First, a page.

I found myself watching Francis Ford Coppola’s undisputed all-time heavyweight champion of Serious Cinema, The Godfather, on HBO not long ago. Actually, it was the newfangled five-hour monstrosity The Godfather Saga, which combines The Godfather and The Godfather Part II, rearranges them into chronological order, so the De Niro-as-Young Don Corleone scenes are first, then the original movie, then all the Lake Tahoe and Havana material from Part II. This new cut also restored some scenes that were cut from the original movies, because five hours isn’t long enough.
This was not appointment viewing, I just happened upon it while flipping channels, so I came in partway through, toward the end of the De Niro scenes. Soon enough, I was just watching The Godfather with extra scenes, most of them between Al Pacino’s Michael Corleone and Diane Keaton’s Kay. The first thing I noticed was that Coppola’s editor made the right move cutting all these extra Michael-Kay scenes, because the chemistry between Pacino and Keaton is about as hot as a half-hour old piece of toast. Then again, Al Pacino has never really been able to generate convincing chemistry with any of his leading ladies, which is probably why he so seldom has them.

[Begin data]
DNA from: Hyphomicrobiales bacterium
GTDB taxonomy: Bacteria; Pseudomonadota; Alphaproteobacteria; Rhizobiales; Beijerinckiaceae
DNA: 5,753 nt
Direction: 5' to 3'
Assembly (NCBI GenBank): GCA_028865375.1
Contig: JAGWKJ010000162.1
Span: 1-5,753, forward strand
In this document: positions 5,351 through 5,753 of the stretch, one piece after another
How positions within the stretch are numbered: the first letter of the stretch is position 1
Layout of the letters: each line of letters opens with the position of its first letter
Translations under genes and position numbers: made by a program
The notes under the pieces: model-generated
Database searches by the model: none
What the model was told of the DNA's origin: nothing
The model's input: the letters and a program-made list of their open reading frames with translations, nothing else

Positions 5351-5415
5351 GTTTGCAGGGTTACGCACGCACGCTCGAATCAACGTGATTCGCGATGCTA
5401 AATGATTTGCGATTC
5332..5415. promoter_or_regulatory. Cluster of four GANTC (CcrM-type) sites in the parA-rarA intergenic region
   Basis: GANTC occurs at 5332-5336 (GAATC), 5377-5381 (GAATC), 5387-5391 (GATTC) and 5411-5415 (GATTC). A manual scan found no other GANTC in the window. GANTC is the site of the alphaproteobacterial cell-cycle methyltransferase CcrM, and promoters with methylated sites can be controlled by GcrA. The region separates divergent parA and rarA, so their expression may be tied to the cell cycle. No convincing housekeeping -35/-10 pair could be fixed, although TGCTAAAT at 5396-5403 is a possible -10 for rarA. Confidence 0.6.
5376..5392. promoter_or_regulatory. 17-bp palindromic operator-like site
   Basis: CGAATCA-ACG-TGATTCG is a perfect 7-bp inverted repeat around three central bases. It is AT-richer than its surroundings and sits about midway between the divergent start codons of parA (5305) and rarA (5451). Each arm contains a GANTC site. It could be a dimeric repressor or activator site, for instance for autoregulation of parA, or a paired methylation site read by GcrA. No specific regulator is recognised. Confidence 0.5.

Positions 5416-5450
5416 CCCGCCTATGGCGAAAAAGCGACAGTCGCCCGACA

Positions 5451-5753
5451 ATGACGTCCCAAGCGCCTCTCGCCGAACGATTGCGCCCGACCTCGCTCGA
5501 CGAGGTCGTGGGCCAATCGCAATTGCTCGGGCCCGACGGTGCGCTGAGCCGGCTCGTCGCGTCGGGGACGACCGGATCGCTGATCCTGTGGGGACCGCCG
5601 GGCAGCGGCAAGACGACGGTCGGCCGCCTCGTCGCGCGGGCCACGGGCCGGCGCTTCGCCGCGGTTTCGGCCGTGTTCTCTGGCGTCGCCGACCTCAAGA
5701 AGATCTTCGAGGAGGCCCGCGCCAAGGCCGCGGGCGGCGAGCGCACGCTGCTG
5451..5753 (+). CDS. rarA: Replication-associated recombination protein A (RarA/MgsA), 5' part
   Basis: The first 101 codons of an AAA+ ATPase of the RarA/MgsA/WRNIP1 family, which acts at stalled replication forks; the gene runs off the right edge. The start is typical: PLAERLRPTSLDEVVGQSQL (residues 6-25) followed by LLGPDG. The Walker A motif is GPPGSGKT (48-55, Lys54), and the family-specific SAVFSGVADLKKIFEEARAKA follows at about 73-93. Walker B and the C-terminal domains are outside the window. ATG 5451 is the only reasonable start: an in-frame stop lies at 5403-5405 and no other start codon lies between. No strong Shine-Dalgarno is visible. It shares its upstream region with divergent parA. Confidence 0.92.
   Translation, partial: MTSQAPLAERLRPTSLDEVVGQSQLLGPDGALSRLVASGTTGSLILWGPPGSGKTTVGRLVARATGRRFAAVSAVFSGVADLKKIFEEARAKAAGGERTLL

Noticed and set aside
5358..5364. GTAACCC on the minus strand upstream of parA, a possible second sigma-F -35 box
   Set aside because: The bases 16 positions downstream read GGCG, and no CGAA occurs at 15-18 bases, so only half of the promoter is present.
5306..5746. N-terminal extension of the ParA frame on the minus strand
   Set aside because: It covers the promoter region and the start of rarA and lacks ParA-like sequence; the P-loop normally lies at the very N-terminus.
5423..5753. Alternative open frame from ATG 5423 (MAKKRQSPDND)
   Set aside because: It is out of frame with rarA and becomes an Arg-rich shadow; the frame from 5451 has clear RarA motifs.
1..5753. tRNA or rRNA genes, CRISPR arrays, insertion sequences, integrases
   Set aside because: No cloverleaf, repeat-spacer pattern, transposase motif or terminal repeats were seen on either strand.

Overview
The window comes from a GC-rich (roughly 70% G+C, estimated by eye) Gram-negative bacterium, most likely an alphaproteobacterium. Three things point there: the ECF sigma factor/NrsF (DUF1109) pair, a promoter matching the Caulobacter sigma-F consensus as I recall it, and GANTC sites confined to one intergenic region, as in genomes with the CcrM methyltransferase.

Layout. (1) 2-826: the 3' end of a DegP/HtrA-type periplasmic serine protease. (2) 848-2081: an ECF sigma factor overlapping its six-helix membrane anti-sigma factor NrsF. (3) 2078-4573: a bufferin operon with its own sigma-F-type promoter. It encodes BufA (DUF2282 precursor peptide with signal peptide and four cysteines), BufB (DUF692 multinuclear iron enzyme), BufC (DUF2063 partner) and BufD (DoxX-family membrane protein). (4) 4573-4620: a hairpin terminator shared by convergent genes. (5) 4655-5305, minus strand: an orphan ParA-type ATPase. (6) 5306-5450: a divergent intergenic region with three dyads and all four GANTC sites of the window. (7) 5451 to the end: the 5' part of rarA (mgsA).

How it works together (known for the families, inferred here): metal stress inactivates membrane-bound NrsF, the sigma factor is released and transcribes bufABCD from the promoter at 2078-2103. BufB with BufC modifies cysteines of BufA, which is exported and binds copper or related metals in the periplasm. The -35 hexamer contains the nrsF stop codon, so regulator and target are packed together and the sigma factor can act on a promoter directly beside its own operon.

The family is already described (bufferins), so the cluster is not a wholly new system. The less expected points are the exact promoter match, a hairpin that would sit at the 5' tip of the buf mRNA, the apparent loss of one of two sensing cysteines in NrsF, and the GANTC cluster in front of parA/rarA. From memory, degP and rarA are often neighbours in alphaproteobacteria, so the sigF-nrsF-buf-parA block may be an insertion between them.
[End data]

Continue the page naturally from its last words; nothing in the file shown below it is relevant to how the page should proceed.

Anyway, I was only half paying attention to the movie until we came to the wedding scene — specifically, the part where Michael, who has been overseas fighting in World War II and has stayed out of the Family Business, explains to Kay, his new girlfriend (not wife — girlfriend) how Don Corleone helped Sinatraesque singer Johnny Fontaine get out of his contract with the Harry Jamesesque bandleader:
Michael: When Johnny was first starting out, he was signed to a personal services contract with this big-band leader. And as his career got better and better, he wanted to get out of it. But the band leader wouldn’t let him. Now, Johnny is my father’s godson. So my father went to see this bandleader and offered him $10,000 to let Johnny go, but the bandleader said no. So the next day, my father went back, only this time with Luca Brasi. Within an hour, he had a signed release for a certified check of $1000.
Kay: How did he do that?
Michael: My father made him an offer he couldn’t refuse.
Kay: What was that?
Michael: Luca Brasi held a gun to his head, and my father assured him that either his brains or his signature would be on the contract. That’s a true story.
This is the most famous scene in one of the most famous movies ever made. Unfortunately, it is incredibly ham-handed writing and worse, it undermines Michael Corleone’s intelligence — the very thing the audience needs to believe in for the movie to work. If Michael is an idiot, nothing else in the story makes sense, but only an idiot would babble to his girlfriend (not wife — girlfriend) that his father commits armed extortion as a matter of course in his business.